We also went puenting (puente means bridge in Spanish), which was almost like bungee jumping- we jumped from a bridge and instead of falling and then bouncing up and down, we swung from side to side. It was John's idea and I was terrified but I swore to myself I was gonna do it...and even so all the way up until I was getting my harness on I wasn't sure if I would do it. Then our guides starting talking about how I wasn't macho and wouldn't be brave enough to actually jump- right in front of my face! Hello, I speak Spanish...So that made my mind up, ha. It ended up being really fun! I'm definitely planning on going back to Baños before the semester is over. We ended up crossing the gorge and going to this place right beside the waterfall where you can catch your own trout and they cook it for you. Awesome. I can now say I have caught and eaten a fish in Ecuador. Word. Although it took me FOUR tries to actually catch one...John thought that was real funny.

I had an exam on Monday, so we went back in Quito and I got to show John around my campus a little bit in the pouring rain. He bought a large number of movies to take back to the states. Tuesday we went to a market and John got really good at bargaining with the vendors! After our date Tuesday night, he had to be at the airport at 4am, so we stayed up all night.

What a wonderful week that went by WAY too fast. Although I love being here, in Ecuador, this is one of the hardest parts- I'm so far away from my friends and my family and my boyfriend. It was a breath of fresh air to spend a week with someone I am so close to. I am looking forward to being home and not having any more countdowns to see you!

Here's some pictures from the week...John has all the best ones. He also has like a million pictures from the week, we probably stopped every 4 minutes so he could take pictures. But I mean, I'll be glad to have them later :)

Getting ready to go ziplining through the jungle!

John on the zipline!

Always taking pictures.

Best restaurant ever!

Baños- starting out on la Ruta de Cascadas.

SO beautiful.


Riding the tarabita (cable car) across the gorge to la Manto de la Novia.

The gorge.

My fish! Delicious.


Monday, October 5, 2009

to learn.

I've been here for six weeks now. Here are some things I have learned since I've been in Ecuador.

1. Pineapple juice is spectacular. But not all pineapple juices were created equal.
2. Internet access is a gift from God.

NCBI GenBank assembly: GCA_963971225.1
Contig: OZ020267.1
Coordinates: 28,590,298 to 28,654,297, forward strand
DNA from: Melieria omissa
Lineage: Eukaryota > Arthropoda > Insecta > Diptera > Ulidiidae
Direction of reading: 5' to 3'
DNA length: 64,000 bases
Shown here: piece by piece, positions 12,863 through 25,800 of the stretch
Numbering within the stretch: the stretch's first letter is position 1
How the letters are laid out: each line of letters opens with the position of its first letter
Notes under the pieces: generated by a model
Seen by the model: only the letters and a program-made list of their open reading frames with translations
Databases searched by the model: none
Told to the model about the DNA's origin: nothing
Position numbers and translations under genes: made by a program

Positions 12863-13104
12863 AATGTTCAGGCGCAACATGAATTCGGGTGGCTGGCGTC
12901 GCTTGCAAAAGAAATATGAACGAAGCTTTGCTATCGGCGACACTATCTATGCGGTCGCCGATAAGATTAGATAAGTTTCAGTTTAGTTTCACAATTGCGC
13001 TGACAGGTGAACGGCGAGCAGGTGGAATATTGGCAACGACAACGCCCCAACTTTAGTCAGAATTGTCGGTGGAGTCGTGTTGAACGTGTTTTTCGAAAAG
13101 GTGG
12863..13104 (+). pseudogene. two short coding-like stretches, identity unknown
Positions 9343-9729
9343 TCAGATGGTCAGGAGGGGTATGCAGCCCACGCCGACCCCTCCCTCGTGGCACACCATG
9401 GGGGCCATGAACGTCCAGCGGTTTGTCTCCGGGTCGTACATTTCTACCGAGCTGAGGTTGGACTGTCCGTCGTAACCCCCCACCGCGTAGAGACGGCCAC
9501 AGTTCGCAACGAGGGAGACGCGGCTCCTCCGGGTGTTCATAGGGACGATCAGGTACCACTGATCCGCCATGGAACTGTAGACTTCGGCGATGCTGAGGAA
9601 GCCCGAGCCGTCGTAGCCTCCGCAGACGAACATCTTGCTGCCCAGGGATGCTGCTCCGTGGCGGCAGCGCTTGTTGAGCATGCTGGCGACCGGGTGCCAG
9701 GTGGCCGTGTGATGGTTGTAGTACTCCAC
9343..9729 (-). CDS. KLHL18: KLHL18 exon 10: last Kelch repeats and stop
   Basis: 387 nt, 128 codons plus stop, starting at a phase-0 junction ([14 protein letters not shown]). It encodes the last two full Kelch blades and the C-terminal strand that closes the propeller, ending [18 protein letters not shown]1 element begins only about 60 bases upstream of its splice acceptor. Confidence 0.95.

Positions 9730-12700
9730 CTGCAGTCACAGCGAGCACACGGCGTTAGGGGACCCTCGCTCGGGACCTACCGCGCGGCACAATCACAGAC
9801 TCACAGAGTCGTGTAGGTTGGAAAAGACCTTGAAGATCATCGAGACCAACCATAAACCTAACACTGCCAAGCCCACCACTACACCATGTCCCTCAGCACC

3. Always ask the taxi driver how much the ride will cost BEFORE you get in the cab. This will save you up to $4.
4. On that note, only take taxis that have a taxi light, an orange license plate, an orange numbered taxi sticker, and a company number in plain sight.
5. Definitely ask how expensive that beautiful necklace is- it's usually cheaper than you think.
6. There's this rule at WKU that if a teacher is more than 15 minutes late to class, students are free to leave. That rule doesn't exist in Ecuador. And the teachers are regularly more than 15 minutes late.
7. Traveling is amazing. And cheap. And most Ecuadorians have traveled all over the country, so anyone you ask can give you insider tips on where to go and what to do.
8. ALWAYS bring a jacket. The weather is temperamental. It goes from summer to winter and sunshine to rain in 30 minutes.
9. Wearing sunglasses does NOT help when trying to go incognito.
10. Crossing intersections on foot is like being playing that game Frogger. You better watch out.
11. Chucha=bad word. I learned that one the hard way.
12. You know how Friday the 12th is supposed to be an "unlucky" day? Well in Ecuador, the unlucky day is TUESDAY the 13th.
13. If you're a woman and you're white, learn how to tune out whistles, hisses, kissy noises, leers, and "Hola Mama!"'s.
14. The smaller the $$bill, the better. Break those $20's ASAP.
15. Canelazo is the best warm drink I've ever had. Water, sugar, naranjilla, and canela (liquor). Soooo good.
16. You can buy 3 movies for $5 here. It's awesome. I'm stocking up.
17. That forest fire on the side of the volcano is probably NOT lava, don't get your hopes up.
18. You can easily go to three different bars and one coffee shop on a downtown night.
19. Life is life, no matter where you are. Good and bad, up and down, busy and boring.
20. God is a BIG God.